The flatness also brings a new perspective to the always welcome fake movie trailer bit. That’s not just because of “Weird Al” Yankovic’s truly poignant line about Scott spending too much time on time on these movies instead of the show but because, here, it ends up helping the episode fill for time until the character guest (Kate Berlant as lifestyle coach Karen) is introduced. The movie trailer is very much one joke—literally, as it’s all about the “[blank] looks like [blank]” joke set-up from trailers for movies like That Awkward Moment or even action-comedy Deadpool—but it’s fun for the beats it goes through in the trailer. From the bro comedy to the growing up comedy to the sad, Oscar bait film, the episode pretty much gets to the point with the basic concept that Scott’s character “used to be a punch-up guy for big Hollywood movies.”
Still, this episode (which isn’t the worst thing the show has ever done but still rather run of the mill) is pretty much about leaning into things, no matter how much they may or may not work. One of Kaley Cuoco’s punchlines is literally “I do Pilates,” so it’s not like it’s going against the grain here. But it is a credit to Comedy Bang! Bang! that it’s able to take its topical “Make America Great Again” concept and transform it into an Avengers/superhero movie riff almost immediately, as well as acknowledge just how lame (as intentionally as it often is, as evidenced by Pecos Bill and his rope) the entire plot is through Scott’s bored reactions. There’s also something there about the MacGuffin aspect of these superhero movies and how they’re absolute nonsense to viewers outside of the hardcore fanbase, even when they very much matter to the plot.
But ultimately, the plot feels like bad dress-up, even with the talented cast who are playing said dress-up. Jay R. Ferguson is perfect casting for Paul Bunyan, Aaron Stanford (who had a small part in “Tony Hale Wears A Blue Flannel Shirt And Fuchsia Sneakers”) gets to play a badass version of Johnny Appleseed, and David Anders continues his career of playing television’s most delightful villains as Loki, despite how underserved the role is here. You certainly can’t say the actors don’t commit to this plot and framing device, as the very existence of Calamity Jane (Heather Lawless) and her caustic accent is proof of an intense amount of effort. But the best part the entire plot comes in the form of the mockumentary aspect, which is actually a part of this episode’s mid-commercial break spot—due in very large part to James Adomian busting out his Sam Elliott voice for the occasion.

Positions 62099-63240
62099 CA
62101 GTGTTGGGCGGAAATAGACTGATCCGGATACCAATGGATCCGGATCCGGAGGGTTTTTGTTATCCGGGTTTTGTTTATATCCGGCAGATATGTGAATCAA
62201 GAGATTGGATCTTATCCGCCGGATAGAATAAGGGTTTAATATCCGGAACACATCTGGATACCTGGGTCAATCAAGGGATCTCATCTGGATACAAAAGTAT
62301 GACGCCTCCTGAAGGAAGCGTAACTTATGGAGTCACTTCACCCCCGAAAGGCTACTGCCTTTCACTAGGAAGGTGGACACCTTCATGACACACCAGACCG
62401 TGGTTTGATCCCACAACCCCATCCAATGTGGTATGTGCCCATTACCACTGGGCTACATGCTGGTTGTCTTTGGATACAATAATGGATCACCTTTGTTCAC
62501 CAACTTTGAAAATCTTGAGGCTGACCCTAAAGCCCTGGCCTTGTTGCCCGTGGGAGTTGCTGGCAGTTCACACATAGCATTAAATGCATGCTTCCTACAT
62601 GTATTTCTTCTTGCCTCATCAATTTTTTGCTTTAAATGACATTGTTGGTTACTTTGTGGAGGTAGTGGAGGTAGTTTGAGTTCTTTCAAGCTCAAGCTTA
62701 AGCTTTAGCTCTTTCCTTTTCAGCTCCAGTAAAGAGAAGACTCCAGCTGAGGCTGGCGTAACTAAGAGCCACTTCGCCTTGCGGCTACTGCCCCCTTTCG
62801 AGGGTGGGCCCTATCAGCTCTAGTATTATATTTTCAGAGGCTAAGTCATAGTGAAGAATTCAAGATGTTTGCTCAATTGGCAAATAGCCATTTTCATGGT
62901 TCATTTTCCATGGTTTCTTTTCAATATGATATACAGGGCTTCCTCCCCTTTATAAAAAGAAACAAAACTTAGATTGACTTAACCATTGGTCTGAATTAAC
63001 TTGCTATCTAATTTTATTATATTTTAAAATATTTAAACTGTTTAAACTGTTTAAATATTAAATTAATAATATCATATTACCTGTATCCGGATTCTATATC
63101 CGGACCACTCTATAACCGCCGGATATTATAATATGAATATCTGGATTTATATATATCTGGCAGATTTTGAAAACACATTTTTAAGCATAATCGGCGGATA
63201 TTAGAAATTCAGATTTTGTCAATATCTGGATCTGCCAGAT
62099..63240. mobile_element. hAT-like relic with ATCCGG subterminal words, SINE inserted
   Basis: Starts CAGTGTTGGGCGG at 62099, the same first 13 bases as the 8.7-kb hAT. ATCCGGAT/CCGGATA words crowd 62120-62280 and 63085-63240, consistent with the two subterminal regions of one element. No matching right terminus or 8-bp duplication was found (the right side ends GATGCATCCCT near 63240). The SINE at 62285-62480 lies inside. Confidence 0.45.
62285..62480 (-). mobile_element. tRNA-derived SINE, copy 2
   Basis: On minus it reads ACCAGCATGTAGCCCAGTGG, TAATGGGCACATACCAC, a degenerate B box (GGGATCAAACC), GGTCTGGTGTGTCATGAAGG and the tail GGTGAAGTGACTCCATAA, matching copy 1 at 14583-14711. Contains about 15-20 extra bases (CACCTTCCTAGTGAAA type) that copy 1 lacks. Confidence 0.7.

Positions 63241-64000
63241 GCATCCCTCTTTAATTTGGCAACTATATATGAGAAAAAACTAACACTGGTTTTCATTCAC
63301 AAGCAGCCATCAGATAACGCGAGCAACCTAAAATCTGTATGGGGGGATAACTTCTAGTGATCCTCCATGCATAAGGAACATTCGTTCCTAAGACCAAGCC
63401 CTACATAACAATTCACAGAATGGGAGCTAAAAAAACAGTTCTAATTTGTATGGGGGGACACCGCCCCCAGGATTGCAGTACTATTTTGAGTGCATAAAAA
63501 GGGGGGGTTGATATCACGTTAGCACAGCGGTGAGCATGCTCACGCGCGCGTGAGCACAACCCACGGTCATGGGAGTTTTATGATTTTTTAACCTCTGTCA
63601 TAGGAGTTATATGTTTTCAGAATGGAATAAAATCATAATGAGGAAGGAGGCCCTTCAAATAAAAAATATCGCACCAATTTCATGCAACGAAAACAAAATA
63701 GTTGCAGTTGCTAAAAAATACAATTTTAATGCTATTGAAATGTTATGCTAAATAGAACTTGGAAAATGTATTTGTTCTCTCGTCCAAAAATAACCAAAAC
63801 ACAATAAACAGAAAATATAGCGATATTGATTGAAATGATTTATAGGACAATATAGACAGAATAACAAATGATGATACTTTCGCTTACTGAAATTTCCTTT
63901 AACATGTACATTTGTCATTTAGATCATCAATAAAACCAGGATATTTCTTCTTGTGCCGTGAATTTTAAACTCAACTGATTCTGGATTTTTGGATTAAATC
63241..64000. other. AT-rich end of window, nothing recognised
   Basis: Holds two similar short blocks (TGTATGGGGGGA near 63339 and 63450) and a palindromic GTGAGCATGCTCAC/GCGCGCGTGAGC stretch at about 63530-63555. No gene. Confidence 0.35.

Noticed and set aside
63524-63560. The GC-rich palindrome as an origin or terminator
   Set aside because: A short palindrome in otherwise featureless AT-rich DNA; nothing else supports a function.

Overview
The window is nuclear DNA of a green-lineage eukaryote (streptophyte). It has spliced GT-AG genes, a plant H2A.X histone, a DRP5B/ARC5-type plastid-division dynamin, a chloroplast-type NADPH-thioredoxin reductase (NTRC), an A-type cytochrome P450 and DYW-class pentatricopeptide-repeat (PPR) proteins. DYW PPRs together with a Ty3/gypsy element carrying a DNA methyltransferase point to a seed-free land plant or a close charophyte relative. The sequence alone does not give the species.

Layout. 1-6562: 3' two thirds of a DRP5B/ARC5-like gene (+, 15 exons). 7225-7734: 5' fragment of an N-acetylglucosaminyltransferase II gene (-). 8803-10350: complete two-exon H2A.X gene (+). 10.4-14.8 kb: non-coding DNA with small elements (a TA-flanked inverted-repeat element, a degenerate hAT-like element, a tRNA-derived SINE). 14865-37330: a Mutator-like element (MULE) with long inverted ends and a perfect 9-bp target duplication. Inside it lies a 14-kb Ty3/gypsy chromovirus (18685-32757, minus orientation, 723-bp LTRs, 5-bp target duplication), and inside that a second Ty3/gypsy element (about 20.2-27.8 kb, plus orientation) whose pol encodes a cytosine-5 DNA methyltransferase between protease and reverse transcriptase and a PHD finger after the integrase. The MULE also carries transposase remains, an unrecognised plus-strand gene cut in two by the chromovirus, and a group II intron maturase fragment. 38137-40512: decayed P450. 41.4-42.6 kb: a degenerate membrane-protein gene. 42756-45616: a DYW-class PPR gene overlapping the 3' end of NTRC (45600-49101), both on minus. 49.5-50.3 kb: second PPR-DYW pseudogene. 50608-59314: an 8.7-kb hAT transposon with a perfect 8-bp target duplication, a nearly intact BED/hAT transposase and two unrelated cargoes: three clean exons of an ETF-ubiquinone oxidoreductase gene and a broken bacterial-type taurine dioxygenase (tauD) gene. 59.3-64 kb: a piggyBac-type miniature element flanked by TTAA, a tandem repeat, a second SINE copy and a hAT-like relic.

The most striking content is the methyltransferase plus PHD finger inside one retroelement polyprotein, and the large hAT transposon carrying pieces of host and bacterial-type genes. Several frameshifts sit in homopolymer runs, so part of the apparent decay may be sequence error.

This episode unfortunately never really gets into another gear, no matter which approach it goes with. The Kaley Cuoco interview never truly becomes as awkward or uncomfortable as the episode keeps saying it is, while the solid Karen character and her schtick feel like a much-needed detour from the episode itself. (It honestly feels like it deserves its own thing on Adult Swim, which is definitely not a negative criticism.) There’s still plenty of small things to latch on to with “Kaley Cuoco Wears A Black Blazer And Slip On Sneakers”—like the fact that the folk heroes returning Loki’s scepter to Mount Rushmore apparently changes Scott’s paycheck, Back To The Future style—but as a return to the chaotic world of Scott Aukerman and Comedy Bang! Bang!, this doesn’t quite hit the mark.
- Scott’s Onscreen Credit: Stan Lieberman.
- Thanks to everyone who got vocal about the slashing of Comedy Bang! Bang! coverage. I can’t say with any sort of confidence that it’s what brought coverage back from the dead, but I still want to thank you all.
- “Weird Al”: “You have the power to summon things and you never mentioned it?! Why haven’t you summoned your dead wife?!”
- Comedy Bang! Bang! wins again by making it clear that the folk heroes are definitely going after the Norse god of mischief Loki and not anything resembling Marvel’s legally-owned Loki.
- The Scottie Pippen aspect of Cuoco finalizing her will is oddly prescient, considering recent Scottie Pippen news.
- Loki’s scepter was at some really important events in American history, such as: the signing of the Declaration of Independence, the premiere of Waterworld, Macklemore. “Loki’s scepter: Truly the source of America’s greatness.”
- None of that explains why Calamity Jane’s weapon of choice is a lightsaber though.
- I obviously have to point out that Janet Varney plays Scott Aukerman’s love interest in Things That Look Like Other Things, but I must also point out that the politician Loki pretends to be is played by Paul Gilmartin, Varney’s former Dinner And A Movie co-host. Only on Comedy Bang! Bang!
- Unsurprisingly, Judd Apatow is credited as the director for Things That Look Like Other Things.
- Scott: “Are you licensed to do this?”
Karen: “Heh. Shh, shh, shh.”
Scott: “That’s not really an answer…”